5. Tammi

    Tammi Private woodwind instructor

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    All this yack about internal dimensions of a mouthpiece, pulling joints, and filling in the gaps created by said pulling, and no one has thought to ask what the clarinet is being tuned to.

    Are you tuning with a digital/mechanical tuner set at 440, keyboard, or other piano that may be in need of tuning itself?

    The ansewer to that question might be of help in figuring out why you are playing so sharp.
     
  6. pete

    pete Brassica Oleracea Staff Member Administrator

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    I'd call it an interesting side discussion.

    Regarding what you're tuning to, I really don't see how that matters. Examples:

    * I use a digital tuner set to A=440 and I play sharp across most of the horn. Solution: pull out at the barrel.

    * I use a digital tuner set to A=442 and I play sharp across most of the horn. Solution: pull out at the barrel.

    * I use a piano to tune to and I play sharp across most of the horn in comparison to the piano. Solution: pull out at the barrel.

    * I play in an orchestra and I tune to whatever the oboe plays, but I'm sharp across most of the horn in comparison to the oboe. Solution: pull out at the barrel.

    * I play in a trio and I tune to whatever the lead plays, but I'm sharp across most of the horn in comparison to the lead. Solution: pull out at the barrel.

    I think the only real problem would be is if you're trying to tune an A=440/442 clarinet to something that's A=457. However, you'd be consistently flat in comparison to the A=457 instrument(s).
     
  7. Tammi

    Tammi Private woodwind instructor

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    nevermind
     
    Last edited: Feb 7, 2010
  8. jbtsax

    jbtsax Distinguished Member Distinguished Member

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  9. clarnibass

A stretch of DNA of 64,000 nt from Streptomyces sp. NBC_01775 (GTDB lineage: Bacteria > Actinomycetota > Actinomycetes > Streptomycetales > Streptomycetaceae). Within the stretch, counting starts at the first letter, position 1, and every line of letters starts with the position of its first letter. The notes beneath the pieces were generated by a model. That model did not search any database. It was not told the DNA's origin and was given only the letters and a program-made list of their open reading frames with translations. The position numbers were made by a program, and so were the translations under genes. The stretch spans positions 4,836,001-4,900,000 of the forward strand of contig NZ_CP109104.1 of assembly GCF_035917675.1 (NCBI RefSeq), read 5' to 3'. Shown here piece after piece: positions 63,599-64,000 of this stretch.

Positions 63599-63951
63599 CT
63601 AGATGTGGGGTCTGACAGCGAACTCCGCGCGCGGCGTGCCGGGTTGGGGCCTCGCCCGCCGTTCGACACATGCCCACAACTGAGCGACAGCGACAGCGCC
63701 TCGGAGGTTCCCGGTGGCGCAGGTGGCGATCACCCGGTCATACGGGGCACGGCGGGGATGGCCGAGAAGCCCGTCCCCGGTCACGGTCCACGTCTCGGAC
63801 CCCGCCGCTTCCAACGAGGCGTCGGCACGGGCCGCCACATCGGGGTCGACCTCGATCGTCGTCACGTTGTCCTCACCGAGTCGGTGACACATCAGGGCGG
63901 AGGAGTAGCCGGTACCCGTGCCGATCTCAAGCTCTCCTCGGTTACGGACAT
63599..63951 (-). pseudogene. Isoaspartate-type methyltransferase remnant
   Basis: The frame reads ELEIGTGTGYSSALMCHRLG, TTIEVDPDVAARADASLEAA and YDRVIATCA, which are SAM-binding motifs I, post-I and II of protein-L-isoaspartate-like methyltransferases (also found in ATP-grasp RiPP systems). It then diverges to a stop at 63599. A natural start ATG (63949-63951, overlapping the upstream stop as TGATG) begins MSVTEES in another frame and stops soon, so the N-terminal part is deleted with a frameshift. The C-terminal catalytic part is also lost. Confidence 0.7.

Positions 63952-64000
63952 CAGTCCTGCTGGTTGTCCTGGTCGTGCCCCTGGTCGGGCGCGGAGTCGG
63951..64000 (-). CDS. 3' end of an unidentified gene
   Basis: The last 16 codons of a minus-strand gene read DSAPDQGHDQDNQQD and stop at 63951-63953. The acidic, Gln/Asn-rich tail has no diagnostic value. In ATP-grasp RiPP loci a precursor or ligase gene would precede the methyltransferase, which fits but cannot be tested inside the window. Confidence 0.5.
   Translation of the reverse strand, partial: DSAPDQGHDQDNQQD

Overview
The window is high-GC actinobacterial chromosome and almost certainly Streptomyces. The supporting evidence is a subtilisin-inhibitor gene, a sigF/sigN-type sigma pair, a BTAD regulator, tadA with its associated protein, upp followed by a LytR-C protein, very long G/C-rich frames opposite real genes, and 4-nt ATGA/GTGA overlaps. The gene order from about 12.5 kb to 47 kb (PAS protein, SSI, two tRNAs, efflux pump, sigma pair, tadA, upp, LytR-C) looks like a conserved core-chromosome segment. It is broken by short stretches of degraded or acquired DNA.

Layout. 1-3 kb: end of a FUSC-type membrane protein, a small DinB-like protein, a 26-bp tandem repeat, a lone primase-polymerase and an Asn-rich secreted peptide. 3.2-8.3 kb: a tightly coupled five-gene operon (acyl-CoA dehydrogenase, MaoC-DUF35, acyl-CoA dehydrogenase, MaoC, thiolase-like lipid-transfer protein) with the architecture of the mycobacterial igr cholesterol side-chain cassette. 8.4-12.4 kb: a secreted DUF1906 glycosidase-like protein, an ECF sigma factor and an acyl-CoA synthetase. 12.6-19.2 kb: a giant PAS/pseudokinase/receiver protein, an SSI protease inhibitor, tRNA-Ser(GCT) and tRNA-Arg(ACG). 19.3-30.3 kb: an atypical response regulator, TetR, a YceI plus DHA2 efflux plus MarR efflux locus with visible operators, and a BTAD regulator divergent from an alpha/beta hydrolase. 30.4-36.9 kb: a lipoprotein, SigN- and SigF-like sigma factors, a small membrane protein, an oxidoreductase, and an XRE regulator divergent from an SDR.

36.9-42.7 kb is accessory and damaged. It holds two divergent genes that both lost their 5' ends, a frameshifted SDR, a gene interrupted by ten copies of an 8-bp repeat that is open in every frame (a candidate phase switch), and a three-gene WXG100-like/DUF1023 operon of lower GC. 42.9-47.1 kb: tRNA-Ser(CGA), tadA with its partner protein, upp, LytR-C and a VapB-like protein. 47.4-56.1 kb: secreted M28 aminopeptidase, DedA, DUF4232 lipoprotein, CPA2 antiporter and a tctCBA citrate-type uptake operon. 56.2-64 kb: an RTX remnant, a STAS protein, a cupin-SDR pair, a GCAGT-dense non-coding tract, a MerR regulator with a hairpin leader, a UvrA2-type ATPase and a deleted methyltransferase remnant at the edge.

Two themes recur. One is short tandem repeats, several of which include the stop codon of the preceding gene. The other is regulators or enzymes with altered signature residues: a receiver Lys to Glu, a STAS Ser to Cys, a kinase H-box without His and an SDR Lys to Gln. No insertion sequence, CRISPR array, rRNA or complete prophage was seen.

clarnibass

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    The maker of my clarinet specifically explains that his clarinets are made so they play best with the barrel open 1mm. They can be closed all the way, which means tehre will be a gap inside the bore. I've never had a problem with the barrel completely closed or open a lot more than 1mm, in problematic weather, without using rings. One problem tuning rings can cause is not being able to close the barrel more, which you might need to do if you play another instrument and the clarinet is resting. My experience with tuning rings is that any difference they cause is basically insignifcant compared with other differences that cause to open the barrel in the first place.

    Unless someone happens to play with the same flat piano and that is their only indication to being sharp. In the other situations you described I assume decent players who play realtively around 441 (excluding instruments specifically made to play in another pitch). If you find out five mintues before the concert, sure, do what you can to play in tune with the piano. But if this is a consistent problem with the same piano then check the piano, and check your intonation another way too.
     
  10. pete

    pete Brassica Oleracea Staff Member Administrator

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    Well, the reason why you tune to the "whatever" is because ... that's what your tuning solution is.

    In an orchestra, for instance, the reason why you tune to the piano or oboe is because those instruments are hard to get into tune: in the piano's case, you need a repair tech to come out to the piano and spend an hour tuning it. In the oboe's case, you need a different player with a different oboe.